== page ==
Buying a car in one state and registering it in another can be a complex situation. Even if you bought the car in another state several years ago and paid sales tax there, you may have to pay some tax in your new state. Some states won't charge sales tax on a used car bought out of state but will impose "use" or "excise" taxes.
Pay Where You Buy
In most cases, you pay sales tax on the car in the state in which you bought it, but not always. Some states require you to present proof of sales tax payment in another state when you bring your car home to register it, and some will only give credits for tax paid in certain other states. For instance, New York will give a tax credit for taxes paid in Massachusetts but not New Jersey or Connecticut.
Some states demand you pay sales tax in the state where you live and apply for a refund from the state of purchase. Others collect a tax of some sort on any car.
Pay When You Register
You'll confront the tax issue when you register your car for the first time in the state where you live. You'll have to provide a bill of sale or other proof of ownership; a title from another state usually will suffice. In such states as Oklahoma, you'll pay a use or excise tax based on the value of the car when you register it for the first time, regardless of where you bought it. Some states, such as Massachusetts and Virginia, also charge or let cities charge an excise tax that's collected based on the value of the car every year or every time you renew your registration.
Other Variations of Payment
If you're a Texas resident and buy a car out of state, you'll pay a sales tax when you register it. In California, you'll pay a use fee on any vehicle brought in from out of state, whether it's a used car you just bought or one you're bringing in when you move.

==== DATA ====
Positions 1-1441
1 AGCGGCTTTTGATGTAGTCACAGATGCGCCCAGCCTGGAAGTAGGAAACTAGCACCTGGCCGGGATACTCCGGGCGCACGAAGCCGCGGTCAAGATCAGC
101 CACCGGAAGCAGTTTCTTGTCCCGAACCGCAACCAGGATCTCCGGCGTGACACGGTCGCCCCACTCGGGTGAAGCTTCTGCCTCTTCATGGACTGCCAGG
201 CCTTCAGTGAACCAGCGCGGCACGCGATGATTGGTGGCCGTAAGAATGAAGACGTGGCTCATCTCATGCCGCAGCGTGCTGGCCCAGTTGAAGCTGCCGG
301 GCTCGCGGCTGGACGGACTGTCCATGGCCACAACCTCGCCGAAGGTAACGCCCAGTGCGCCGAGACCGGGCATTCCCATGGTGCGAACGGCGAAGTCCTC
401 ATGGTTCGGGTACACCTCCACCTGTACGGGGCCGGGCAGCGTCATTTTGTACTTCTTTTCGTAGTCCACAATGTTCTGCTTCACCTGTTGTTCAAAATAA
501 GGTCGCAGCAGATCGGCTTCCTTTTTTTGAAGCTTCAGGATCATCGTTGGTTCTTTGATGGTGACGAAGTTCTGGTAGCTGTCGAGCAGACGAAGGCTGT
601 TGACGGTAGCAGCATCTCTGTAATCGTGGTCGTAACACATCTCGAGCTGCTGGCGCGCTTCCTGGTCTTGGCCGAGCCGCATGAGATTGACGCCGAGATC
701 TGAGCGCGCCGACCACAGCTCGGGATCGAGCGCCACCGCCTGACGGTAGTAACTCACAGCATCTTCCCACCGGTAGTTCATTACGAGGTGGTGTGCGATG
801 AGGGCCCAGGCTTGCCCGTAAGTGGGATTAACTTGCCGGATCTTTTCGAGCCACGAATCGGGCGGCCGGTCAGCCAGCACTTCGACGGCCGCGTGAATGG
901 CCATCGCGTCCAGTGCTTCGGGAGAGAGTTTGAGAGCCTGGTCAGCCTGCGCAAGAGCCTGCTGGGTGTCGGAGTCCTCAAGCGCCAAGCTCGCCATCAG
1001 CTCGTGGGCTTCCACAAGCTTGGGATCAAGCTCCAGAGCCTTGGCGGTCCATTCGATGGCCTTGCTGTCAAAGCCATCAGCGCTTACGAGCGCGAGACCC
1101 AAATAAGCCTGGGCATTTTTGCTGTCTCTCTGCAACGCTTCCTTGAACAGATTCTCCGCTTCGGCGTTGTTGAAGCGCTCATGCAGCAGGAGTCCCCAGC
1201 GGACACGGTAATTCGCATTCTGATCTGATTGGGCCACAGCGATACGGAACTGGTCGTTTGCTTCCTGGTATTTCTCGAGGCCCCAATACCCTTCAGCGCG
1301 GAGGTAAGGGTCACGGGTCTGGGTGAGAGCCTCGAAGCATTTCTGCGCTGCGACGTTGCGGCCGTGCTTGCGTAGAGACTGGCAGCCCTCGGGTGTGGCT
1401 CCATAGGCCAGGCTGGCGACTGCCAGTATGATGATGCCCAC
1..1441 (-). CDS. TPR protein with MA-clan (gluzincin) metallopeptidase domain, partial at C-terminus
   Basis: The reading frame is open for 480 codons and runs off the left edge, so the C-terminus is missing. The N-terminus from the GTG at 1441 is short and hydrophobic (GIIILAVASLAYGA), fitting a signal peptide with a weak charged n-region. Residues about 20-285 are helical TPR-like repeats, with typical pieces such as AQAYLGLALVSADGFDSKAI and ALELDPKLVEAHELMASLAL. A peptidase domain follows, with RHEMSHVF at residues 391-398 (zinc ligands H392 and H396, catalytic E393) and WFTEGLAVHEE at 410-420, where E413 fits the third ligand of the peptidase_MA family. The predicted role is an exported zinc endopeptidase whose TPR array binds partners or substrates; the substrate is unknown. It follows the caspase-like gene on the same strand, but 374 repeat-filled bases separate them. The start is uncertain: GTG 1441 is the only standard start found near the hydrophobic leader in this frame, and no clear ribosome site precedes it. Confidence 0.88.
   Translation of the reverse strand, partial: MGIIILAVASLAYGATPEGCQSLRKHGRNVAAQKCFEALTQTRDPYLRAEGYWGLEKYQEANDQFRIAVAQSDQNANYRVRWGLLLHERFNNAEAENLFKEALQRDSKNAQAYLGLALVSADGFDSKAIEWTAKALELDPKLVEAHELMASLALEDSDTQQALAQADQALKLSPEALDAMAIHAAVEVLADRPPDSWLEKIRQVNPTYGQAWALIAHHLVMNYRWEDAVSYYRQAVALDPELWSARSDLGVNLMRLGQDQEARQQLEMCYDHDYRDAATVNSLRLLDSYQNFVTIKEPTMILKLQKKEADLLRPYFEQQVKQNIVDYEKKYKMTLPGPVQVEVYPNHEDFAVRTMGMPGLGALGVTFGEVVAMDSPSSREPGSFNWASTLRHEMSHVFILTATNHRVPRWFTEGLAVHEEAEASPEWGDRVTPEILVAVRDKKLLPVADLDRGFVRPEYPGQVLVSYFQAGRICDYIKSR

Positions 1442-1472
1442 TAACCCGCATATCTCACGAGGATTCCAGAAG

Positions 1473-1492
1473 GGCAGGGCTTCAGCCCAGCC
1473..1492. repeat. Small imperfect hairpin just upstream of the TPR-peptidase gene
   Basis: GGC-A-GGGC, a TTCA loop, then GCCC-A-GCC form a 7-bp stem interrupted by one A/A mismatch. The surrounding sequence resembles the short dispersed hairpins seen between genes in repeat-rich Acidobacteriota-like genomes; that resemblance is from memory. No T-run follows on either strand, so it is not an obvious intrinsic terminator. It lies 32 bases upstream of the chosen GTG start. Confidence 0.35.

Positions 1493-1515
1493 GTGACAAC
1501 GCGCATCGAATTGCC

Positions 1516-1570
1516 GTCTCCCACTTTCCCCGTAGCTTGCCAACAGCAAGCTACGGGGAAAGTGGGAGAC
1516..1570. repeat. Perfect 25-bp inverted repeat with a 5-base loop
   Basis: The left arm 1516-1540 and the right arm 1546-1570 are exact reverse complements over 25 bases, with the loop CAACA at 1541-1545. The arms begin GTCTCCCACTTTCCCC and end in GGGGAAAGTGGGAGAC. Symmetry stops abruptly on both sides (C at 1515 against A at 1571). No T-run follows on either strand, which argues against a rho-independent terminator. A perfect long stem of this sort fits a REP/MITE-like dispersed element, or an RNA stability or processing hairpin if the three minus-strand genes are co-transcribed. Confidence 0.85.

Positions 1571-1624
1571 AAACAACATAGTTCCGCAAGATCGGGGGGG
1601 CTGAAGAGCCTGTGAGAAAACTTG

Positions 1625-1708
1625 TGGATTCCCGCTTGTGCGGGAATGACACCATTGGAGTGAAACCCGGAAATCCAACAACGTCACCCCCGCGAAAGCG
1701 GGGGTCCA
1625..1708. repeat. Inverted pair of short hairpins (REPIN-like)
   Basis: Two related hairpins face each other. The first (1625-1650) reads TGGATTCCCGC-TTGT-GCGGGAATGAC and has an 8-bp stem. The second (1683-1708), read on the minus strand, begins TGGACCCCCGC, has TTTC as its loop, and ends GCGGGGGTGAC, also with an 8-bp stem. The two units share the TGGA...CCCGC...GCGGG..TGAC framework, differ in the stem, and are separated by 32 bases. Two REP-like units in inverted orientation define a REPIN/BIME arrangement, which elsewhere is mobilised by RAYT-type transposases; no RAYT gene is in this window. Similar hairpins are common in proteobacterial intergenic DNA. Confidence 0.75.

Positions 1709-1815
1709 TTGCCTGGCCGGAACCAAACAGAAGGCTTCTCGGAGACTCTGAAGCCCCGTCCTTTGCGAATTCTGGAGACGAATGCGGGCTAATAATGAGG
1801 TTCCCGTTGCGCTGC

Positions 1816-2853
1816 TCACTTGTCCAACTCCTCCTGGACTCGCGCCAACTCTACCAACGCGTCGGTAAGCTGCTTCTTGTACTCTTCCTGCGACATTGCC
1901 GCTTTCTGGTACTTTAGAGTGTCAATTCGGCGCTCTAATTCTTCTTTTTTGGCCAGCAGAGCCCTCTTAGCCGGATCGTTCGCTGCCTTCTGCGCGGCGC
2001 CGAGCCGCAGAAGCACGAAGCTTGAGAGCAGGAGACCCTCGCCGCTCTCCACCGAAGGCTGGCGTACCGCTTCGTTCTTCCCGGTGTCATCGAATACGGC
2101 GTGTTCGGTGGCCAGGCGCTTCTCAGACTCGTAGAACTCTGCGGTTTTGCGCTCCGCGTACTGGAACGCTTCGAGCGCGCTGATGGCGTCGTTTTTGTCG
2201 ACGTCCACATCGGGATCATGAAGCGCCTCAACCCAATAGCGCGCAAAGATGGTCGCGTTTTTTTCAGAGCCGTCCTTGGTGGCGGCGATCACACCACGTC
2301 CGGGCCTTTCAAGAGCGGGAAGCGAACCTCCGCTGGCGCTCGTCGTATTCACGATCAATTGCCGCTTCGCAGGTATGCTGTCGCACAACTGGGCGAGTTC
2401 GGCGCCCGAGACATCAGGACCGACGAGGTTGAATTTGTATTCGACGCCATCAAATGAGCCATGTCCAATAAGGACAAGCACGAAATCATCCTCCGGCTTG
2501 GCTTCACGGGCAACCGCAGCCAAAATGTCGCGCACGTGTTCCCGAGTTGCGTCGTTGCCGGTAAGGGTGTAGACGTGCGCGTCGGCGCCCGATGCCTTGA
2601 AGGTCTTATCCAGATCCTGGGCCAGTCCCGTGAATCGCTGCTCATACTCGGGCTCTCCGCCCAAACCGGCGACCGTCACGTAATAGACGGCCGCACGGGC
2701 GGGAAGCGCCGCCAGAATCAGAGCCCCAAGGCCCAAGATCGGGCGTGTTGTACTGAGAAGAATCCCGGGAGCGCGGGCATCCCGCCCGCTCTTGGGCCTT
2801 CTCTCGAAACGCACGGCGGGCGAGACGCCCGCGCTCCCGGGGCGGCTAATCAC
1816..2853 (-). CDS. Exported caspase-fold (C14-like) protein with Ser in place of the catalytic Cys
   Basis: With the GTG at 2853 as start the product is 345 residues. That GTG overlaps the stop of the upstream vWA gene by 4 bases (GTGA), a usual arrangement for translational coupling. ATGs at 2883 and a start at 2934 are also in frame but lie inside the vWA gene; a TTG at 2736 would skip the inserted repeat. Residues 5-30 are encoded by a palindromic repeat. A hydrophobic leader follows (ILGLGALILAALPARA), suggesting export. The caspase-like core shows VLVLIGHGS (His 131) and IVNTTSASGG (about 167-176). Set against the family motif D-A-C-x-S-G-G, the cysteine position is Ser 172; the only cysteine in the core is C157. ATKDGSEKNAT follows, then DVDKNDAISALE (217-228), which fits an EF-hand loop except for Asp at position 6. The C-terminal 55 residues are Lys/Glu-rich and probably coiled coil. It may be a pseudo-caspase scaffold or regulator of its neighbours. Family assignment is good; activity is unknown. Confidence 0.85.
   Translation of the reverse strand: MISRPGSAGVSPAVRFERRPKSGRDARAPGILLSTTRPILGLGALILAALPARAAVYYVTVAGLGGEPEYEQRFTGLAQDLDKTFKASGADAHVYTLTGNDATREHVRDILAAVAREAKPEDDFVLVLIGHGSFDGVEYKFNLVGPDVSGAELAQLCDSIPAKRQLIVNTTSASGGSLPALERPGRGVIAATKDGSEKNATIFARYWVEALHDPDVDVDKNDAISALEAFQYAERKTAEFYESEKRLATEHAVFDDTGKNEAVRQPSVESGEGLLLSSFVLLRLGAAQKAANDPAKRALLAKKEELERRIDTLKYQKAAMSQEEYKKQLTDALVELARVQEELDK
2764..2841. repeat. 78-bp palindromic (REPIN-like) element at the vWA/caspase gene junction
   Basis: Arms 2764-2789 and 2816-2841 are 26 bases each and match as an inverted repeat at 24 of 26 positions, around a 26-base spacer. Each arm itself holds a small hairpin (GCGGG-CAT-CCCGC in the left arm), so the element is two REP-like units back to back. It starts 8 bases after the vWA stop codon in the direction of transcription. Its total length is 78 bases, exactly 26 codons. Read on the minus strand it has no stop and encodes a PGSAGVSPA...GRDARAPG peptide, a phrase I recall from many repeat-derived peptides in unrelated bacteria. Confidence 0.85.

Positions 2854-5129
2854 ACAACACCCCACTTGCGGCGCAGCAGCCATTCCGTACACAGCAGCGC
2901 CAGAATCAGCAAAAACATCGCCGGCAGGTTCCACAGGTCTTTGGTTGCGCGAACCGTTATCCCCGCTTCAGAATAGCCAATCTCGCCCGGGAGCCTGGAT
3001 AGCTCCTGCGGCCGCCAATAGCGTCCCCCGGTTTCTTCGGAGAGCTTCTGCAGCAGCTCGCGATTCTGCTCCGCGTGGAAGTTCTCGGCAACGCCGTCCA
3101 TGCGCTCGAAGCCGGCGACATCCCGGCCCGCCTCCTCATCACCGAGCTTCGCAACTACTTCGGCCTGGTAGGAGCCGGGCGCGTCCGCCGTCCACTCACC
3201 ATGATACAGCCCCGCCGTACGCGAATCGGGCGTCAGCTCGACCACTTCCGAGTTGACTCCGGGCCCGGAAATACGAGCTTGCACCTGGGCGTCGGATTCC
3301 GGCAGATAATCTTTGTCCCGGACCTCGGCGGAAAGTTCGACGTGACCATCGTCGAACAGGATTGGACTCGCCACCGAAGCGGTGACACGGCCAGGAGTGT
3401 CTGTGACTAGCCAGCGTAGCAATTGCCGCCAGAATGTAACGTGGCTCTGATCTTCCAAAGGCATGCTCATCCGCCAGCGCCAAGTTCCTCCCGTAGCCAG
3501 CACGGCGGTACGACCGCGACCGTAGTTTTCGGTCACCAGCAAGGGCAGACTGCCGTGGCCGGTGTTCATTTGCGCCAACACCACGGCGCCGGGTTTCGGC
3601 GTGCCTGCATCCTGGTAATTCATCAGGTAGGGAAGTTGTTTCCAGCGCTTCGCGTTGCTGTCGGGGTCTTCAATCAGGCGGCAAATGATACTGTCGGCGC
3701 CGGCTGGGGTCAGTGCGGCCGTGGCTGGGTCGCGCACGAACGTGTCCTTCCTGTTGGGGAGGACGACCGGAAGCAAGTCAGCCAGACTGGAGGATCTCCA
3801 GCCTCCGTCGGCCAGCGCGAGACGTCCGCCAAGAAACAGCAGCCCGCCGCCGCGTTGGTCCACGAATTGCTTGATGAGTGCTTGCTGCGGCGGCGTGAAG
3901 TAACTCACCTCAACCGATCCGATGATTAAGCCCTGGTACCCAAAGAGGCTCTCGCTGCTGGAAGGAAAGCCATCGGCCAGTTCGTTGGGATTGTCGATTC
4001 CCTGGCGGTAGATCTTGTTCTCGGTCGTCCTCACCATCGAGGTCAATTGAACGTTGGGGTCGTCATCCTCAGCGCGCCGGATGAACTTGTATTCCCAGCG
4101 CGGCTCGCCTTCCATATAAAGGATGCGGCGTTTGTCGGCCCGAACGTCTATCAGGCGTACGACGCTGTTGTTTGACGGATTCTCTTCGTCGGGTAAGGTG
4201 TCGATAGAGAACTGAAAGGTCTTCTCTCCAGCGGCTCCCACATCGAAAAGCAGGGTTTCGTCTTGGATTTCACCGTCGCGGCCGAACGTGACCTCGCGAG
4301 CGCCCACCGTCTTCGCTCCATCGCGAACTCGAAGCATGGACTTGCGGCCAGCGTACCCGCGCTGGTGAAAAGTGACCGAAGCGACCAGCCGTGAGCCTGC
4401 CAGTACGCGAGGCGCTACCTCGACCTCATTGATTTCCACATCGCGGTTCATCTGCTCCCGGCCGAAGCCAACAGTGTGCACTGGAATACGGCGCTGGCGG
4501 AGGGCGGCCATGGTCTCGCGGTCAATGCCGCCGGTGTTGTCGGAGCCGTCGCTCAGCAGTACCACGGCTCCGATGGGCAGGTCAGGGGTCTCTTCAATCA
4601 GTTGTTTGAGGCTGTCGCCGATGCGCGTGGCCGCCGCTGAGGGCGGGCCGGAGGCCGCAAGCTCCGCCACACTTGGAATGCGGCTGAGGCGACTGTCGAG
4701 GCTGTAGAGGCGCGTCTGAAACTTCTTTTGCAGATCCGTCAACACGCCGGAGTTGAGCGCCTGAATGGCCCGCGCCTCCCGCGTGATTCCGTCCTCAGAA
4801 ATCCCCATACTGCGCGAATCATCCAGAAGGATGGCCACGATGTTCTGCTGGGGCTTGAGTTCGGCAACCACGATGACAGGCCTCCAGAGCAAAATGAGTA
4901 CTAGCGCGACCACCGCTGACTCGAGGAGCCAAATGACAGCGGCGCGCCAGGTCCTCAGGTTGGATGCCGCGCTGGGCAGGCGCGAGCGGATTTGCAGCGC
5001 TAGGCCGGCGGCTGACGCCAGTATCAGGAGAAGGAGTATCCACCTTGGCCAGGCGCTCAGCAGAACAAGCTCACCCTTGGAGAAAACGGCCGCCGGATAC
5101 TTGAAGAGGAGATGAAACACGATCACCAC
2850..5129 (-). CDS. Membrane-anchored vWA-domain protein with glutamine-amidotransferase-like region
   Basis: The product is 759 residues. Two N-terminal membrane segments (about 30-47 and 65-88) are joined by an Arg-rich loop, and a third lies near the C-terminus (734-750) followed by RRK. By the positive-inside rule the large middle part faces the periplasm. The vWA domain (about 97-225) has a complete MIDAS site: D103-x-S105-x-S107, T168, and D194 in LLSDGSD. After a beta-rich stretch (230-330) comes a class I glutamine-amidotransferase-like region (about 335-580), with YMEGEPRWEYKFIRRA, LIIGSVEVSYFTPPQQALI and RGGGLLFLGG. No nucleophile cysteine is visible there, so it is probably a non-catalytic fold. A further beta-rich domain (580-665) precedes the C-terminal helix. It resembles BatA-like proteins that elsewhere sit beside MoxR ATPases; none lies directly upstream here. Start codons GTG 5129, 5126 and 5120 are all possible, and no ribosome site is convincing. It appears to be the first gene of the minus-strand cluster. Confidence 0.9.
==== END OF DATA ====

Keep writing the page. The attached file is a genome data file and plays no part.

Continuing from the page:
Ask Before You Buy
In many states, sales taxes vary by city and county, because local governments impose those taxes in addition to anything the state collects. The only way to know for sure what your sales tax will be on a used car you buy in another state is to ask ahead of time. If you buy the car in a neighboring state, the dealer should know the rules. Otherwise, consult the motor vehicle department in the state where you live before you buy.
- Consumer Reports: Car Buying Advice
- Texas Department of Motor Vehicles: Out-of-State and Foreign Vehicles
- Washington Sate Department of Licensing: Use Tax: Vehicles & Boats
- New York DMV - Statement of Transaction – Claim for Credit of Sales Tax Paid to Another State
- KING5 News: Drivers Hit with Car-Tab Sticker Shock
- Oklahoma: Motor Vehicle Tag, Tax, Title & Fees
- City of Boston: How to Pay Your Motor Vehicle Excise Tax
- Alexandria, Virginia: Personal Property (Vehicle) Tax
Bob Haring has been a news writer and editor for more than 50 years, mostly with the Associated Press and then as executive editor of the Tulsa, Okla. "World." Since retiring he has written freelance stories and a weekly computer security column. Haring holds a Bachelor of Journalism from the University of Missouri.